As with most medical tests, there's a slight chance (1-4%) that a positive test result indicates an infection when there isn't one (false-positive); or a test comes back negative, despite the presence of infection (false-negative). For example, a false-negative test result can happen if an infected person tests too early for an infection to be detected … that means it's possible to get a negative test result but still have an STD.

Our doctors recommend testing 2 weeks after exposure, then retesting 6 to 12 weeks later to confirm your status.

Learn more about "testing windows" — the recommended amount of time between potential exposure to an STD infection, and when screening is expected to identify the infection (or re-infection); for example, if you had unprotected sex last night and became infected with gonorrhea, the bacteria wouldn't necessarily show up right away … it can take up to three weeks to test positive.


Even if you were treated for gonorrhea, you could be at risk for re-infection … especially if your partner has not been treated. We recommend that you get tested again to make sure that you haven't been re-infected.

According to The New England Journal of Medicine, 11% of people with gonorrhea get re-infected … all the more reason to re-test and use protection.


Gonorrhea treatment

Is there a cure or treatment for gonorrhea?

Yes. Once you've been tested and diagnosed with gonorrhea, it can be effectively and easily cured with antibiotics — most commonly, with a single, oral dose of cefixime.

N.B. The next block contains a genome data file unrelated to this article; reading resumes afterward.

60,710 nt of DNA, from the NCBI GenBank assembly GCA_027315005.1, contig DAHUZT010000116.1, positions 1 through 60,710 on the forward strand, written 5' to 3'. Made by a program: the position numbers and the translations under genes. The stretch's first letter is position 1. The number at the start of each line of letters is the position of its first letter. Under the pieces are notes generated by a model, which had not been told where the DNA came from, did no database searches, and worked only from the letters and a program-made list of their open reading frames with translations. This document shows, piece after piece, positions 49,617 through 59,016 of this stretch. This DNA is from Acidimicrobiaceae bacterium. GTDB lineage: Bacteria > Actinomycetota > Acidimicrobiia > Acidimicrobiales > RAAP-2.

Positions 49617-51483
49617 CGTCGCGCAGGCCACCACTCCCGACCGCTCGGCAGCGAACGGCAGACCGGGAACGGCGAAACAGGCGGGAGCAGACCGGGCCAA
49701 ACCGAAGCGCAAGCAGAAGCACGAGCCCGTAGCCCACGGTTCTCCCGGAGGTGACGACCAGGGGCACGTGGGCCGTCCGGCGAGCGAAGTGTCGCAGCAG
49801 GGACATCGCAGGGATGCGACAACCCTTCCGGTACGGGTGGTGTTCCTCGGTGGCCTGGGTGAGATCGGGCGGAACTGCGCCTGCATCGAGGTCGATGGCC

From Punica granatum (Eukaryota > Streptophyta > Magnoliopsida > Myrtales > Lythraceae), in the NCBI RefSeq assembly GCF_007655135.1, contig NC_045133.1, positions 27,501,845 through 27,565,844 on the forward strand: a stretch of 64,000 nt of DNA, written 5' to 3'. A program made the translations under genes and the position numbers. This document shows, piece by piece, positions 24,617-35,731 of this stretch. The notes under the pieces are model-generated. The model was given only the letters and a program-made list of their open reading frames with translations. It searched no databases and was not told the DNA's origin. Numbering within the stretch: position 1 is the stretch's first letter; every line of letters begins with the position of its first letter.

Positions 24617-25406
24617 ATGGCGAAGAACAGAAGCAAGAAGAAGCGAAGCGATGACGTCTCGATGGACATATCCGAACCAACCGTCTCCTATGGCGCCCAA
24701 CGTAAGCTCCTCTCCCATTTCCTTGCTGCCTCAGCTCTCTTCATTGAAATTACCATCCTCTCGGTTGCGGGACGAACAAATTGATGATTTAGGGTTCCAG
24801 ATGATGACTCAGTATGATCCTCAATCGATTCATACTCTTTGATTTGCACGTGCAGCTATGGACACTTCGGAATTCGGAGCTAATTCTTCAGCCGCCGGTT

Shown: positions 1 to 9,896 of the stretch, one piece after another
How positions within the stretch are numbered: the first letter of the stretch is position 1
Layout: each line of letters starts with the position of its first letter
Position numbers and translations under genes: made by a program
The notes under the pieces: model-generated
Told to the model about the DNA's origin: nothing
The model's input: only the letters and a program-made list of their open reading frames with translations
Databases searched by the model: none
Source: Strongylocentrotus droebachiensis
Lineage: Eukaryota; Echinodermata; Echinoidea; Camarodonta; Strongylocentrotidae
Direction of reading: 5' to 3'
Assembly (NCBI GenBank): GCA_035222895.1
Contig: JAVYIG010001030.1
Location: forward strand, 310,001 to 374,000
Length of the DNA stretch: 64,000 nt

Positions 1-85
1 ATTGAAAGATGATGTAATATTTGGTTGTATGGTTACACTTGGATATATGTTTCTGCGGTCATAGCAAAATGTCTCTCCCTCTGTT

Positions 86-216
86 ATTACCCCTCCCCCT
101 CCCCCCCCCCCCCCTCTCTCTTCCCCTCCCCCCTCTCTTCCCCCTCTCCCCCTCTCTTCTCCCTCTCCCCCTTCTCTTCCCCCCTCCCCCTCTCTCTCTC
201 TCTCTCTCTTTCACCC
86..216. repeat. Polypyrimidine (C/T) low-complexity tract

Gonorrhea can recur

Once you've been treated, the gonorrhea infection should clear within a week, but you're not immune … you can be re-infected. That's why sexual partners should be treated at the same time so that an untreated partner still carrying the bacteria doesn't re-infect the treated partner … and you'll want to avoid sexual contact altogether until your "test of cure" is negative, or until one week after both you and your partner have completed treatment.

Note: Retesting 6 weeks after taking antibiotics is an effective way to determine if the treatment was successful.

Be sure to continue to practice safer sex and use latex condoms to minimize the risk of re-infection.

While you're at it, get treated for chlamydia

People infected with gonorrhea are often co-infected with chlamydia, so it's a good idea to get treated for both infections at the same time.

Pregnancy and antibiotics

In general, gonorrhea can be cured during pregnancy with oral antibiotics. Consult with your regular doctor about the risks involved, and to identify a treatment that's best for you and your baby.

Concerned about Gonorrhea?

Find out if you should get tested today; peace of mind has never been easier. Questions about our process? See how our STD testing works.